- usr : Probably the remains of a failing installer, contains a local/lib/security folder hierarchy which leads you to some library files controlling PAM.
- var : Location where “files whose content are expected to continually change during normal operation of the system” are stored. Contains the following sub-folders :
- account : Contains an enigmatic empty “pacct” file.
- cache : Cached data, that is stuff which is here to speed up some operations but can be safely deleted if needed.
- db : Contains a db/sudo folder hierarchy. Opening the last folder requires root privileges, but there’s nothing inside.
- empty : This folder is not empty, but contains an empty sshd folder, which again requires root access to be opened.
- games : Contains system-wide data files of some games : logs, records, list of dead characters for ghost generation purposes…
- gdm : Empty folder.
- lib : According to the FHS, this is “State information, persistent data modified by programs as they run”. Guess that the aim is to provide an alternative to malloc which can survive a program crash for state recovery purposes.
- lock : “Files keeping track of resources currently in use”. Overlap with the last folder ? How so ? :)
- log : Log files, place where some programs store their debug output so that people can read it in case something goes wrong
- mail : Mailboxes of users, used as a mean of inter-user communication on some networks
- nis : Empty folder whose role will remain a mystery
- opt : Mysterious empty folder
- preserve : Apparently not so well preserved, since this folder is empty
- report : Empty folder
- run : Information about the running system’s state. I don’t quite see why this and /proc both exist, perhaps this is meant to survive a system crash whereas /proc is a RAM construct ?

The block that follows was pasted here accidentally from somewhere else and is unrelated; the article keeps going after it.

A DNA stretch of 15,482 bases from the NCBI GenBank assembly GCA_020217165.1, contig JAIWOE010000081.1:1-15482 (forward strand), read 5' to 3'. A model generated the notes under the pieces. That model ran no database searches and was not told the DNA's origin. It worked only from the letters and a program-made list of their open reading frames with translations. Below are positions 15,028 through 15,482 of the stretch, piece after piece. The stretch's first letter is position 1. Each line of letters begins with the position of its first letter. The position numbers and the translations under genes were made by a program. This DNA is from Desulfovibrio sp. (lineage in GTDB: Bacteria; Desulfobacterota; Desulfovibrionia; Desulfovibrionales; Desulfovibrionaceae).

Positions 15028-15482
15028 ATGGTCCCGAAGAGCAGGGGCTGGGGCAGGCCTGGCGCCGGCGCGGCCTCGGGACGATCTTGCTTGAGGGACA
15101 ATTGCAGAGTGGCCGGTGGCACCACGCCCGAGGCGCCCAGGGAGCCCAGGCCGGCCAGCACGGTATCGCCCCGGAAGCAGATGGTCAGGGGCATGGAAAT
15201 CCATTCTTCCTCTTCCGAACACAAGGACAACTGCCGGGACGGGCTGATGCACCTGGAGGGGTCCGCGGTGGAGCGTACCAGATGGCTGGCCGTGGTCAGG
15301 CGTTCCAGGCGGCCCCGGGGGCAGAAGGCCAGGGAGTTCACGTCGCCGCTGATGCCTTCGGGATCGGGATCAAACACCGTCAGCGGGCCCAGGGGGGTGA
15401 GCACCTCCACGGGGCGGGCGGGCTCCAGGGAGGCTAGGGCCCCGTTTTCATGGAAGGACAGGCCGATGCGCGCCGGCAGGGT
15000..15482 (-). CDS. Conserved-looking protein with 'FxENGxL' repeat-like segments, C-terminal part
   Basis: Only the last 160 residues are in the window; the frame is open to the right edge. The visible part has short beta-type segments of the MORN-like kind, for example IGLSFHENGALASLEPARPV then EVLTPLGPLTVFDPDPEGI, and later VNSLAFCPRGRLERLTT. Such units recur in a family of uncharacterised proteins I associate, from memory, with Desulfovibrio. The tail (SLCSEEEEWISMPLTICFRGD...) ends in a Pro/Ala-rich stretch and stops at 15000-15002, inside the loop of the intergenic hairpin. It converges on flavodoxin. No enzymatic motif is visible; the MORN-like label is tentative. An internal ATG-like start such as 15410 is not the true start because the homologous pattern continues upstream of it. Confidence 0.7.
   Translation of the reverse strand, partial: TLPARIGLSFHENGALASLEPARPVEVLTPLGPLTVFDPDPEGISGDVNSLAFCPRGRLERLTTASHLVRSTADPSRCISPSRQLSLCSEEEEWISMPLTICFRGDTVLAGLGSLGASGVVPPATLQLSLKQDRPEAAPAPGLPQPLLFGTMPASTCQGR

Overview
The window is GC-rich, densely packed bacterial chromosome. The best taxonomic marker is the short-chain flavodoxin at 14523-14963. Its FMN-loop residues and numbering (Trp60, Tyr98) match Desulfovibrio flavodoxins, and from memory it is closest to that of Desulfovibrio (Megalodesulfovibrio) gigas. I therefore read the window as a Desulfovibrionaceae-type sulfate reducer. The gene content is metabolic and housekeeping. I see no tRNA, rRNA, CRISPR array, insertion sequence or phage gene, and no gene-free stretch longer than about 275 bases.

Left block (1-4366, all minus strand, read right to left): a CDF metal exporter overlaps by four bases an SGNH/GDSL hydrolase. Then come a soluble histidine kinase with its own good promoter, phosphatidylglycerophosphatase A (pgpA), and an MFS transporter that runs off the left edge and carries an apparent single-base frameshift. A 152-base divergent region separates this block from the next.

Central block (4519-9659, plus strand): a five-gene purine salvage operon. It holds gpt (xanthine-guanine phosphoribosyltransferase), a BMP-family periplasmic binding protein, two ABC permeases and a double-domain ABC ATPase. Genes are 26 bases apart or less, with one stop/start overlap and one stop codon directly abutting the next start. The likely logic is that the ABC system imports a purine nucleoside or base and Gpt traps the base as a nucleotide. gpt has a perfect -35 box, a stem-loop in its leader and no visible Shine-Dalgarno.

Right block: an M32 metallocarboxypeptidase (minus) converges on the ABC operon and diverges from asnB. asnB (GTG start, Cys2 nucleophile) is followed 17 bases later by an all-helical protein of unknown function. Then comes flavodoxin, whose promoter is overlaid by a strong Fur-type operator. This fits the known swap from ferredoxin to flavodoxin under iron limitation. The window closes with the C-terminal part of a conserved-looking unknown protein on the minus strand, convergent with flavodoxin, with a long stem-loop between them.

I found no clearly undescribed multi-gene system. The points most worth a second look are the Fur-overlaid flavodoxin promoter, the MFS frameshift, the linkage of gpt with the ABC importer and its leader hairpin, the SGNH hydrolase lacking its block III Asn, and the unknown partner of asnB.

- spool : Places where a process writes data that is to be handled by another process, as a crude form of IPC. Used for documents to be printed, incoming mail…
- tmp : Temporary data that is not to be deleted when the system reboots.
- www : Mysterious folder, looks like the remains of an Apache install that was only partially removed
- yp : Empty folder, perhaps dedicated to the storage of Youtube Poops
Also, there’s a “null” file on the root directory. No contents inside. Guess it was previsible.
Linux is a heir of UNIX, which had bet everything on textual data and filesystem-based OS abstraction. Everything was to be treated as textual data stored somewhere in the file system, whenever reasonably possible. Logically, modern Linux desktop has received from its roots a very complex, yet partially organized and human readable file system structure. Also like UNIX, the Linux ecosystem attempts to base itself on a very wide array of tiny cooperative programs and libraries which each do simple tasks. These spread anarchically on a common namespace, and are supposed to share their architecture-independent data (icons, etc…) with each other.
While this design is beautiful in theory, an attempt to make it scale to the complexity of a modern desktop operating system results in what’s best described as an intricate mess. Folders get overly crowded, and can hardly be parsed by a human being. Unices rely too much on developer cooperation for filesystem structure preservation, like Windows, with a similar punishment : each developer who chooses not to follow the FHS, either because he does not know about it or because it doesn’t fit his use cases well, will add complexity to the overall file system, making it more and more crowded and mysterious. What’s more, a Linux system is based on a huge number on strongly interacting actors which regularly introduce breaking changes in new versions. This means that software frequently has to be rewritten and/or recompiled, or that compatibility kludges must be introduced to make it work, complicating the overall FS structure even further.
As a consequence of all this, the contents of a UNIX file system is not discoverable. Like with CLI commands, you have to know about what you’re looking for in order to find it, resulting in a user-hostile culture of endless boring documentations, often written in plain unformatted text for further injury.